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Resilience - don't let things get you down

positive; thinking; self; esteem; safety; happiness; goal; setting; realistic; targets; sleep; resilient; resilience;


What is it?

resilienceImagine you have each end of a piece of elastic in your hands.

Pull your hands apart and the elastic stretches.

Let go of one end and the elastic bounces back to its original size.

That is resilience. (say re-zil-i-ens)

For people resilience means that whatever bad times you go through you can bounce back again and be yourself.

What helps you to become resilient?

To be a resilient person you need to feel good about yourself.

As a kid there are three areas where you spend your time – home, school and anywhere else!

The most important areas for children are home and school.

At home
Answer yes or no to these questions:

  • Do I feel safe at home?
  • resilienceDo I feel loved and cared for?
  • Does my family encourage me to do my best?
  • If there is a problem, do we talk things over?
  • Do I have chores to do which help the family?
  • Are there easy-to-understand rules and consequences (what will happen if the rules are broken)?
  • Is exercise a part of my day?
  • Do I feel happy at home?
  • Do people listen to me?
  • Do I feel relaxed at home?
  • Do I feel supported at home?
  • Do I spend time with all of the family?
  • Do family members listen to each other even if they don't agree?
  • Does my family do things together outside the home?

At school
Answer yes or no to these questions:

  • resilienceDo I feel safe at school?
  • Am I encouraged to do my best?
  • If there is a problem, am I able to talk things over?
  • Are school rules simple and easy to understand?
  • Are consequences for inappropriate behaviour clear and fair?
  • Do I learn how to set realistic goals for myself?
  • Do I feel supported?
  • Do I feel happy?
  • teacher assistanceDo I get positive feedback on my work?
  • Am I encouraged to take on a leadership role in the school? [Eg Student Council, canteen monitor, environment group.]
  • Do I get the chance to work with different groups of people?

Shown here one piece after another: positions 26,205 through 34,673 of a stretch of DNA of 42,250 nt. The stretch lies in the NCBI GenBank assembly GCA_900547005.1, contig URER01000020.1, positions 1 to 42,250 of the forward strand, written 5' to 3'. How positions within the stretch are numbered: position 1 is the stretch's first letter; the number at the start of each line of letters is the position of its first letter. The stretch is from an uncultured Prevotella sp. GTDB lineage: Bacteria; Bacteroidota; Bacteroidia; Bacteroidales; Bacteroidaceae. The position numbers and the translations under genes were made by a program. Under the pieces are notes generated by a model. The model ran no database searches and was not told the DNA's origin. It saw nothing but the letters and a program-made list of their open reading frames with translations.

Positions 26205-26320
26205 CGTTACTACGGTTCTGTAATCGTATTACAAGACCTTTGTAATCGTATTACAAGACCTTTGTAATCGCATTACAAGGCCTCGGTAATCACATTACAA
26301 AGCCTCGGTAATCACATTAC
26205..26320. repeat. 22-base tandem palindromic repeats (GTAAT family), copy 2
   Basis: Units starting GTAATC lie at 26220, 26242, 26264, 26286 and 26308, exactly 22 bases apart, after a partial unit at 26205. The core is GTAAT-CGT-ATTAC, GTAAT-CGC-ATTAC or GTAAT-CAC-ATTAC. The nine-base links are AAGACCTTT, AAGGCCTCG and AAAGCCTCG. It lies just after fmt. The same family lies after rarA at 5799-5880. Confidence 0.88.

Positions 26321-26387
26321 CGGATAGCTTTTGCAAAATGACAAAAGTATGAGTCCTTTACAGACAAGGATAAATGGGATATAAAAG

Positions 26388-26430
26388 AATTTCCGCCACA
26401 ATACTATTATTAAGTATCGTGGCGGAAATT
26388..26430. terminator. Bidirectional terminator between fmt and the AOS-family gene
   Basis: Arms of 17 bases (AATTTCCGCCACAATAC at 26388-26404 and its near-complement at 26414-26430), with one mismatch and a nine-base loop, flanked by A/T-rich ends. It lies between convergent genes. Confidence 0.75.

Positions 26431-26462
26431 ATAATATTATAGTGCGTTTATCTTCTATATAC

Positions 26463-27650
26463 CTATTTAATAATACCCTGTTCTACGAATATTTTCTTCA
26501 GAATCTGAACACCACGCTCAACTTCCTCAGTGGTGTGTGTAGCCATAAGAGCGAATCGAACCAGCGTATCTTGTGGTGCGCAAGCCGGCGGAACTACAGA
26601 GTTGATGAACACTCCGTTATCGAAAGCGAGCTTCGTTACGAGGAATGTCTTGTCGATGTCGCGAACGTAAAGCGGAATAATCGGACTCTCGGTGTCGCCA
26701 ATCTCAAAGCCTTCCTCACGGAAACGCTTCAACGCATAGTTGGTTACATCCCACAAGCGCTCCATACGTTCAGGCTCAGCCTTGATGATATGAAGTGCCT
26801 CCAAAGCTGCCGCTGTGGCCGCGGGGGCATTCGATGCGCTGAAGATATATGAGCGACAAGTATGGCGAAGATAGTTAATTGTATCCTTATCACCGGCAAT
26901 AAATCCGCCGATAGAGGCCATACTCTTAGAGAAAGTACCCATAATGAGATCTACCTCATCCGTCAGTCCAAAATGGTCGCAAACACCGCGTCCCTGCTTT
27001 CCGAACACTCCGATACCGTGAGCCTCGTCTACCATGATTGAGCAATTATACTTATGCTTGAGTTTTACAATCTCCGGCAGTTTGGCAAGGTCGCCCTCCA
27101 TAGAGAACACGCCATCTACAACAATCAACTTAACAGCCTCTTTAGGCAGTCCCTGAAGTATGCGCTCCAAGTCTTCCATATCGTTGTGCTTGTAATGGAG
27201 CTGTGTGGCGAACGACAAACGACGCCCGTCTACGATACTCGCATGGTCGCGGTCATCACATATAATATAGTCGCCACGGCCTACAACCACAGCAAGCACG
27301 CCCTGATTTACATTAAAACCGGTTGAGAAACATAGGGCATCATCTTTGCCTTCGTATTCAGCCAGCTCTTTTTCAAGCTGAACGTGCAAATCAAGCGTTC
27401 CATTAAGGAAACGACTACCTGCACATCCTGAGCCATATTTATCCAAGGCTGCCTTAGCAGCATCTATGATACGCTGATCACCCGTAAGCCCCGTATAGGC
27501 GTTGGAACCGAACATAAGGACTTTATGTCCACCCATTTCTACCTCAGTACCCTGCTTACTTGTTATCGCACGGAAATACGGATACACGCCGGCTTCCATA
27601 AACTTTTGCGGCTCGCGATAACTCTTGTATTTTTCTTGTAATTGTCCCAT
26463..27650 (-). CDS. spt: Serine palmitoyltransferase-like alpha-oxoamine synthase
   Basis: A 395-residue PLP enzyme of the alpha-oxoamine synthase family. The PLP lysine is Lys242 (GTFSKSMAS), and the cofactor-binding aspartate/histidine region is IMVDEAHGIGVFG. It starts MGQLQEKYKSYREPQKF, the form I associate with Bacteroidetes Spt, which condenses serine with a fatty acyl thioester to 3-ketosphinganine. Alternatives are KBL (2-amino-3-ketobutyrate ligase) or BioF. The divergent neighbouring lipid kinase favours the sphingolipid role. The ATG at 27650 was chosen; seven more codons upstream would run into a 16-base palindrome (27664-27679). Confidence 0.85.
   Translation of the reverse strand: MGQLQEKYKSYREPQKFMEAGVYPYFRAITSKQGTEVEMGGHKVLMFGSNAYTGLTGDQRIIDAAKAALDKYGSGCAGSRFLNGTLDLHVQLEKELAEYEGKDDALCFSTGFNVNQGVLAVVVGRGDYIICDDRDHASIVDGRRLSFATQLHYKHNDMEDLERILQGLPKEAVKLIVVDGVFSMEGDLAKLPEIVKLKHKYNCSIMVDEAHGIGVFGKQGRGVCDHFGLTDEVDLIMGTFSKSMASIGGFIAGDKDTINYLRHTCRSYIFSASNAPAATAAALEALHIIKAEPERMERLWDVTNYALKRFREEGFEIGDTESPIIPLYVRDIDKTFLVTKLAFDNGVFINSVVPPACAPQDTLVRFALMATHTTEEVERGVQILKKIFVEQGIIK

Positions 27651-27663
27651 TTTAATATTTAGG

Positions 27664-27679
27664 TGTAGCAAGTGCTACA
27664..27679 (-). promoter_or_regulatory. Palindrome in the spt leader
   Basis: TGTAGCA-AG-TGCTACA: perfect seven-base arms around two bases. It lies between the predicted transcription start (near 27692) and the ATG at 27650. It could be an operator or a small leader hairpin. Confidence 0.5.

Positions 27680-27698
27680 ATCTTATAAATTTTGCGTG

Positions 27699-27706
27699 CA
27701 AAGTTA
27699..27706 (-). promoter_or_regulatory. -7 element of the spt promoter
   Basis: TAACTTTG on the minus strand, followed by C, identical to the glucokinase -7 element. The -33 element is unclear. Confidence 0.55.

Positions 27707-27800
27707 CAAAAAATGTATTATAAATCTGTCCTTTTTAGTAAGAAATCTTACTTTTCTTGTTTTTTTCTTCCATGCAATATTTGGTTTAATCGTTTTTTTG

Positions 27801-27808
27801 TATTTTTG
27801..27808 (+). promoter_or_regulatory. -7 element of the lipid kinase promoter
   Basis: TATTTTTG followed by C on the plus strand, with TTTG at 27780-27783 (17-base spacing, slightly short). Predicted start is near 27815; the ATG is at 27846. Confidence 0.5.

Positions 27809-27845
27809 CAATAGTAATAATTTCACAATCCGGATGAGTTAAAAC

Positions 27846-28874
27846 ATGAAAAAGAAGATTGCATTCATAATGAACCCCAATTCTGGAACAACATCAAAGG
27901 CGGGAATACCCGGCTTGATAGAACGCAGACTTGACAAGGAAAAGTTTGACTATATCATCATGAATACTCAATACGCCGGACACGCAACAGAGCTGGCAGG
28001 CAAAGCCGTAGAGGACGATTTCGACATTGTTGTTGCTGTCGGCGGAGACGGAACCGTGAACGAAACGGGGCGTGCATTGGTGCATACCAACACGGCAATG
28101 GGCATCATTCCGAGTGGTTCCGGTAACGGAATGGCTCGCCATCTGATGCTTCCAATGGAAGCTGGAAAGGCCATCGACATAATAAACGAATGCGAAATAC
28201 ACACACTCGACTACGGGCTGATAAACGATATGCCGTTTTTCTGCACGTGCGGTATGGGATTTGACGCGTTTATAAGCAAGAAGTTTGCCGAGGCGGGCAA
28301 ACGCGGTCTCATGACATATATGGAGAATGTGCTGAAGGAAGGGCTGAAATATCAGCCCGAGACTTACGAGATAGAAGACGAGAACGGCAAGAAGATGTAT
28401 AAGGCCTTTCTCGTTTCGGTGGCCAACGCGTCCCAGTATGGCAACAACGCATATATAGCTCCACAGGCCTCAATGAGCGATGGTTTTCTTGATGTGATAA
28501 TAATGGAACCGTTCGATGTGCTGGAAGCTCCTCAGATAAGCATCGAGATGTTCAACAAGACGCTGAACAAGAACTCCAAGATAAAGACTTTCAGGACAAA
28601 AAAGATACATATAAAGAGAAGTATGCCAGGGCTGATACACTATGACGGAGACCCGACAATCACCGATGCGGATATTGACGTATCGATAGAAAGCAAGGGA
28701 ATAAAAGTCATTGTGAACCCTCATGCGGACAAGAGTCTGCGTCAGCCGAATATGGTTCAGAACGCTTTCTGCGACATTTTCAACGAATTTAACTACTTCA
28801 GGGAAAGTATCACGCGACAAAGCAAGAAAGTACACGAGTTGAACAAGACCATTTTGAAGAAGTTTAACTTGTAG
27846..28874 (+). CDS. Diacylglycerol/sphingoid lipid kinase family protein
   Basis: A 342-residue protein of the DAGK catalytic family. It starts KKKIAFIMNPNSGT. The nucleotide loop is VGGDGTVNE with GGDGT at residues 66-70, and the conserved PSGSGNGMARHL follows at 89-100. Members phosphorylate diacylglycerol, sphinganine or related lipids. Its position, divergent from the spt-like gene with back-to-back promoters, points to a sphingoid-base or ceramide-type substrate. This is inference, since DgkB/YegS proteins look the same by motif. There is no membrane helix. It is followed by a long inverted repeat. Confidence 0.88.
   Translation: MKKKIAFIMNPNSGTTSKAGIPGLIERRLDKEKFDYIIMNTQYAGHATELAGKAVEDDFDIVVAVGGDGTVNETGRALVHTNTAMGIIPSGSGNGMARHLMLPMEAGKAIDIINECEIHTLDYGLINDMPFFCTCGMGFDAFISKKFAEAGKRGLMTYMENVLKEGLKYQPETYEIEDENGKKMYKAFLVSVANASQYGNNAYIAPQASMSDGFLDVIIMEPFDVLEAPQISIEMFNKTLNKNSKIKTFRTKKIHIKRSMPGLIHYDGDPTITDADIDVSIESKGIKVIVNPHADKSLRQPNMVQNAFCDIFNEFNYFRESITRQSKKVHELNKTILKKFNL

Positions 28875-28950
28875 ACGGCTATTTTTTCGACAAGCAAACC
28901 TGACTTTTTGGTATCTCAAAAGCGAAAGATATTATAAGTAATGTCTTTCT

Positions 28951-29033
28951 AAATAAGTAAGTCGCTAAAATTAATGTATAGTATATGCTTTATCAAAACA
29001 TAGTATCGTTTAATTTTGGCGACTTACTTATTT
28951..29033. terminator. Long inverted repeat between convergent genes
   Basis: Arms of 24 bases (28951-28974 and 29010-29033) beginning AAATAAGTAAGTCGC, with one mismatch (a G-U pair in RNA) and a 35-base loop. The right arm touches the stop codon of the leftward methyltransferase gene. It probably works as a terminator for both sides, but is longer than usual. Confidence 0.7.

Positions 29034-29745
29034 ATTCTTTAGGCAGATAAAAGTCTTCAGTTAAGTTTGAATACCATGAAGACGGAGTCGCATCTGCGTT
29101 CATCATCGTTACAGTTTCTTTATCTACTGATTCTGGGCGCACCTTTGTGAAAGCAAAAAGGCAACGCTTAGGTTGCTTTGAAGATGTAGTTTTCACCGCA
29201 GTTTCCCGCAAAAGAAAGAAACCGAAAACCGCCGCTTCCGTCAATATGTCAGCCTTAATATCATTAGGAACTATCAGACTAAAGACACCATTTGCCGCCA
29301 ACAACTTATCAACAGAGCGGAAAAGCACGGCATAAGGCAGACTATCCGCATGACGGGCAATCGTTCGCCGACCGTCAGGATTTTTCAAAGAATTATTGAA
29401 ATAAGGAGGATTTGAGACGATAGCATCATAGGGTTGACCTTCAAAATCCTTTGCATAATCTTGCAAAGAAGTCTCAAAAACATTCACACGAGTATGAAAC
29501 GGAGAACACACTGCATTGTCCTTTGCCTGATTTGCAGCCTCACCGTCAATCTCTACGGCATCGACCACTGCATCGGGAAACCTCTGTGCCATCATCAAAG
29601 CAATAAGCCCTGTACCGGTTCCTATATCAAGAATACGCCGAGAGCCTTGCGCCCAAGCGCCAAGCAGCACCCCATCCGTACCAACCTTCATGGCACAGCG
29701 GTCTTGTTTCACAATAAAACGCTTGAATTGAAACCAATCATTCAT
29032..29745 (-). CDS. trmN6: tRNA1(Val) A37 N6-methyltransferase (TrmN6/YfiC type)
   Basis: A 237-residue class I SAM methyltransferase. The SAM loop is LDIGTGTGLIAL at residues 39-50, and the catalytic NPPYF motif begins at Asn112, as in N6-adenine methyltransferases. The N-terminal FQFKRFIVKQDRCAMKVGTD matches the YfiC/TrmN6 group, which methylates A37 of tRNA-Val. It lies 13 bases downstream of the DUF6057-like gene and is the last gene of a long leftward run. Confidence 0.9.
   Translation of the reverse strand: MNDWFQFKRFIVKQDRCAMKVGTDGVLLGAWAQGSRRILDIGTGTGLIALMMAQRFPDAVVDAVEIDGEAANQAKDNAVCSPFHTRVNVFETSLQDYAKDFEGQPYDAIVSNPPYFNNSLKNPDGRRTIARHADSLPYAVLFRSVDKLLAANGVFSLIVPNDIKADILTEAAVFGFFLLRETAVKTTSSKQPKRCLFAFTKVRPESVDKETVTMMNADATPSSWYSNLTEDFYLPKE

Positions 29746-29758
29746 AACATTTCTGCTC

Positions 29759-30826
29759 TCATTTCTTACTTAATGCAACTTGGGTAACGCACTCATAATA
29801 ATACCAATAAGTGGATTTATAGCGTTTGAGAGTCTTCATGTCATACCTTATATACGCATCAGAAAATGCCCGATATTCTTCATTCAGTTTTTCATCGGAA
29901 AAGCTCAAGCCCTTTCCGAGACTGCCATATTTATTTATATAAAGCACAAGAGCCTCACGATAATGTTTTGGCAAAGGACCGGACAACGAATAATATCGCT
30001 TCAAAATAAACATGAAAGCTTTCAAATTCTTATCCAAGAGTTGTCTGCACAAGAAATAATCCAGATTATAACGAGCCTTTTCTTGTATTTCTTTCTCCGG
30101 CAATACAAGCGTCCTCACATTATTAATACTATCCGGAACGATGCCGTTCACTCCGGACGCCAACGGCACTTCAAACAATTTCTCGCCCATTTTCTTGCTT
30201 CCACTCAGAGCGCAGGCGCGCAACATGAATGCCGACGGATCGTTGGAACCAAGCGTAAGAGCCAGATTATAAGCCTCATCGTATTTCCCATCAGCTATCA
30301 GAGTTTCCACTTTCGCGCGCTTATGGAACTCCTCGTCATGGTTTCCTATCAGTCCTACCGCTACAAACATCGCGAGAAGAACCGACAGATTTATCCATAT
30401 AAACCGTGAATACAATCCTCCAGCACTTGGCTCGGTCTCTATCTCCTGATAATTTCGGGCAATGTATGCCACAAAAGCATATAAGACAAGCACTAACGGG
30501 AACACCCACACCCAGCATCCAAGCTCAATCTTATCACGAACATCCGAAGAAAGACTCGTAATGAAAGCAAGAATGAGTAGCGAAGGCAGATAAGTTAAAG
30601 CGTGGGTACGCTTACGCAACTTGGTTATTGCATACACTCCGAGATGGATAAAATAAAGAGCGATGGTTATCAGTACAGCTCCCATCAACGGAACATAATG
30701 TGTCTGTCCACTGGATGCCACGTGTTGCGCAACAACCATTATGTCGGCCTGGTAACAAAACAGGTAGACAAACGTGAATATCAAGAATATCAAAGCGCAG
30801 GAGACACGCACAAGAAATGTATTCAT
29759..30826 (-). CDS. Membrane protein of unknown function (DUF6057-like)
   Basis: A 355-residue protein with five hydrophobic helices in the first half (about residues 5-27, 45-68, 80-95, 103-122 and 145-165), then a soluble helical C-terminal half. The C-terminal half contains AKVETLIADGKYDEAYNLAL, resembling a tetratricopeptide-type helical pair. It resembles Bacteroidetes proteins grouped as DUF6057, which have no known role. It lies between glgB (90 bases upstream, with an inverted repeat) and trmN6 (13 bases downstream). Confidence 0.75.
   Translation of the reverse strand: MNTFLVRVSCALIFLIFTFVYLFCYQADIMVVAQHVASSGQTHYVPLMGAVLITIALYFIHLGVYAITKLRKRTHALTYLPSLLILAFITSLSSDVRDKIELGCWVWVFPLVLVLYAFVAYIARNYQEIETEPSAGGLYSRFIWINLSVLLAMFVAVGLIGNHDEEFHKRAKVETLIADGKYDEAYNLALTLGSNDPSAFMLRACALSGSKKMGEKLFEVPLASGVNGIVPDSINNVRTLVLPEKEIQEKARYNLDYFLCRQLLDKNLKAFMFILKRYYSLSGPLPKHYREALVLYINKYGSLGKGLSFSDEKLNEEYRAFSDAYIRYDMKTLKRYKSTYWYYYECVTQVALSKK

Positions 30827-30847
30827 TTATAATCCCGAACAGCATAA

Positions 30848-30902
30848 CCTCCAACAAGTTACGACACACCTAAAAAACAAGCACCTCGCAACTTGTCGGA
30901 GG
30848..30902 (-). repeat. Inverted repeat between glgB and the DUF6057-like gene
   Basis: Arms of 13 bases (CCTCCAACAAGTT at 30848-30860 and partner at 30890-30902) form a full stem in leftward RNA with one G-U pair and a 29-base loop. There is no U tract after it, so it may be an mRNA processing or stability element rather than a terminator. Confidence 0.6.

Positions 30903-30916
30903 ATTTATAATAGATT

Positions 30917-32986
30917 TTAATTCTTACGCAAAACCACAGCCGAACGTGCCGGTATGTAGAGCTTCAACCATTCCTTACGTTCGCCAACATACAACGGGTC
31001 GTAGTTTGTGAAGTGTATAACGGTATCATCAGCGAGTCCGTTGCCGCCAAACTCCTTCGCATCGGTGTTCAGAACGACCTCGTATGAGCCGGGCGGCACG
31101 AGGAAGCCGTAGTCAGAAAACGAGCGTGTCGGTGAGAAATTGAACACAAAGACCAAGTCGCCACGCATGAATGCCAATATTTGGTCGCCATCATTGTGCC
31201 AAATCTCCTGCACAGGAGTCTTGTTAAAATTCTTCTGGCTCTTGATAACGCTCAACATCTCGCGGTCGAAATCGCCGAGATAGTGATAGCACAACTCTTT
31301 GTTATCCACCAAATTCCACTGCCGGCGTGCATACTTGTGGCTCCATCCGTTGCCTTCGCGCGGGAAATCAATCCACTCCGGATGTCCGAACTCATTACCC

• Do I know what to do if I am being bullied or hurt?
  • Am I encouraged to try new things?
  • Is everyone encouraged to make positive comments, with no put-downs?
  • Am I encouraged to follow my interests?
  • Do I get to participate in decision-making in the class and the school?
  • Can I ask for and get extra help if I need it?
  • Am I encouraged to make good choices?

Anywhere else
We have laws in the community which are there to protect everyone.

Even if you make a mistake and break those laws, you are protected, because children have special courts and there are all sorts of people who can help you to work through the bad times and ‘bounce back'.

Are you resilient?

If you answered yes to most of the questions about your home and your school, then you are well on the way to becoming a resilient person. Why? Because you have people to love and support you, people who encourage you and people who are there for you when you need help or comfort.


Of course you too have to work at becoming more resilient.

If you said no to some of these questions, or even to most of the questions, you can still be a resilient person. In fact if you are coping with mostly no's then you definitely are resilient!

If you do not have support from home, then think about who your trusted friends are – maybe other people in your family, or family friends.

Maybe you have trusted adults at school or in the community. Have a talk to them about how you are feeling.

What you can do

1 To help yourself to be more resilient